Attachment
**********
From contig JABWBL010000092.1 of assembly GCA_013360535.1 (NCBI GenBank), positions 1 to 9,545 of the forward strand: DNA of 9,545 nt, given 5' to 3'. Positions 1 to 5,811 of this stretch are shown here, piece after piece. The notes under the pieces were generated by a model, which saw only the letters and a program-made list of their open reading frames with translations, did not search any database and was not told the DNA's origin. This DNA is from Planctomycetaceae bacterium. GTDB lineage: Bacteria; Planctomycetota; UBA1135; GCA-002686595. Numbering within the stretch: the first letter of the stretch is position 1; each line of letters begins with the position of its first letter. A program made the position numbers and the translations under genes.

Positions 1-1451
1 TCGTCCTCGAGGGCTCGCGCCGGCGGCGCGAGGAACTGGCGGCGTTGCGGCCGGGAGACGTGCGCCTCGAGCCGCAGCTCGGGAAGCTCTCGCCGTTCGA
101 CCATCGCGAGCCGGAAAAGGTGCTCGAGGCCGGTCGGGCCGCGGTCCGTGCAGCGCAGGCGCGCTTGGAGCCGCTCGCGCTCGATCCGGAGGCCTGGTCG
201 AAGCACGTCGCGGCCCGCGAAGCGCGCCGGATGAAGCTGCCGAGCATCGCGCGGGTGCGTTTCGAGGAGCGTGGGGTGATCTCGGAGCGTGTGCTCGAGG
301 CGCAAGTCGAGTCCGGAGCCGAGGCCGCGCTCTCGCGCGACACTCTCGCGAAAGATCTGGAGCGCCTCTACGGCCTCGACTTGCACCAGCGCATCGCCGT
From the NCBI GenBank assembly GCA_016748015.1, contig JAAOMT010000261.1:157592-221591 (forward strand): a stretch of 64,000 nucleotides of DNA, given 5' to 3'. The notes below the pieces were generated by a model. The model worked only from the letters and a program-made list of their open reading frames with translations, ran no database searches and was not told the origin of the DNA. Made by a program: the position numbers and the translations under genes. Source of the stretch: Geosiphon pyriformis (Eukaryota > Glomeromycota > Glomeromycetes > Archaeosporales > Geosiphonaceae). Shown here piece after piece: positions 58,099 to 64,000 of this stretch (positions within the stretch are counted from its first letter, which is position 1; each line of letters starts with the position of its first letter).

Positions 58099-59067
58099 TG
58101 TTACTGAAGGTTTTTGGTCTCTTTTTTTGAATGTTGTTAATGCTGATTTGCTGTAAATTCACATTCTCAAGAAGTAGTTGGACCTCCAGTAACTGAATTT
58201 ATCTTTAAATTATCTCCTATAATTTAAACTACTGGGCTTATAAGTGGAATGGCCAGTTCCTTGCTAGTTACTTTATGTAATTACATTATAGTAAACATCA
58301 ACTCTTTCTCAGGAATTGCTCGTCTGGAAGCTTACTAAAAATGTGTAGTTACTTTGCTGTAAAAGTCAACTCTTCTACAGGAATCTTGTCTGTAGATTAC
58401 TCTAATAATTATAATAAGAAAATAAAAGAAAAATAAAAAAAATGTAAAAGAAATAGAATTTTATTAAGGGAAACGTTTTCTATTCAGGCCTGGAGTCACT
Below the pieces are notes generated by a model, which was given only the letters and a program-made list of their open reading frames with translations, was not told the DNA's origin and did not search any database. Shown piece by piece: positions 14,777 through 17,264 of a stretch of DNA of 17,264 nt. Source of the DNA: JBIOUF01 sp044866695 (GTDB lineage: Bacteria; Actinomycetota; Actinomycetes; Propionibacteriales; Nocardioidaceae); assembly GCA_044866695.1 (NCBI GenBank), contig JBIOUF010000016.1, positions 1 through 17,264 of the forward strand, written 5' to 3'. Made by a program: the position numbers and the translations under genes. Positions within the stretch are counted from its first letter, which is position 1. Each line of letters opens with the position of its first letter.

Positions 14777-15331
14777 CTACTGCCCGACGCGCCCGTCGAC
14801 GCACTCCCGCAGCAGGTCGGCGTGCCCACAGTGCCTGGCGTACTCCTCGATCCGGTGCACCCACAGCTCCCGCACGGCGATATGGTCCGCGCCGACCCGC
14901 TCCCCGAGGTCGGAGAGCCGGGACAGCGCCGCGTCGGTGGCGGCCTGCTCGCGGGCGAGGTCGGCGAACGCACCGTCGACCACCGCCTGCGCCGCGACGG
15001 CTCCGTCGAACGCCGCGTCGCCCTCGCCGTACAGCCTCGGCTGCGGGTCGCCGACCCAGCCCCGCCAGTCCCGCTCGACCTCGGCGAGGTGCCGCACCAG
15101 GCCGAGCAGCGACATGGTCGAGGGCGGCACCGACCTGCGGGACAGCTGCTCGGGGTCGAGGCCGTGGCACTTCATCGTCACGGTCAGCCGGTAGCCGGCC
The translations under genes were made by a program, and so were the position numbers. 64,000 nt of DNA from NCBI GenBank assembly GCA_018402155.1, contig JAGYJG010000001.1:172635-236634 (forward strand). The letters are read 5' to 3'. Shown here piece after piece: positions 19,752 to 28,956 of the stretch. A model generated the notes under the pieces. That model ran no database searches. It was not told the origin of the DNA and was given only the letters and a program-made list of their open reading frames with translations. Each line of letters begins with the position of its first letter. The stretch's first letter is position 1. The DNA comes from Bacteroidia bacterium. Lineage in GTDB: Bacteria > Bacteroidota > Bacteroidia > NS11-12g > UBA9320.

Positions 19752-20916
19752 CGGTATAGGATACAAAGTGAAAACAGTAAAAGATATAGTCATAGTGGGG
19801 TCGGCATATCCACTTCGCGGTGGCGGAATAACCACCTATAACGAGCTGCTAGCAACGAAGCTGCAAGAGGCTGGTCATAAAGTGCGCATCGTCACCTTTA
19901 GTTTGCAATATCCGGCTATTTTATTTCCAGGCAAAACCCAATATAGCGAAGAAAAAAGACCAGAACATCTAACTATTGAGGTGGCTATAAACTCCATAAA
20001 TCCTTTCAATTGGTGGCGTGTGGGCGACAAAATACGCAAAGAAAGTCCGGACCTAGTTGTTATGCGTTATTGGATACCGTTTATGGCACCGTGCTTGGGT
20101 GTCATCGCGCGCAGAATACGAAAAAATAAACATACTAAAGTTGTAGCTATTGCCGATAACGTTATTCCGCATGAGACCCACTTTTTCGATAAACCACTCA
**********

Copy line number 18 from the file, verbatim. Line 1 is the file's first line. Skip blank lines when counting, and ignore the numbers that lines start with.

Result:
14901 TCCCCGAGGTCGGAGAGCCGGGACAGCGCCGCGTCGGTGGCGGCCTGCTCGCGGGCGAGGTCGGCGAACGCACCGTCGACCACCGCCTGCGCCGCGACGG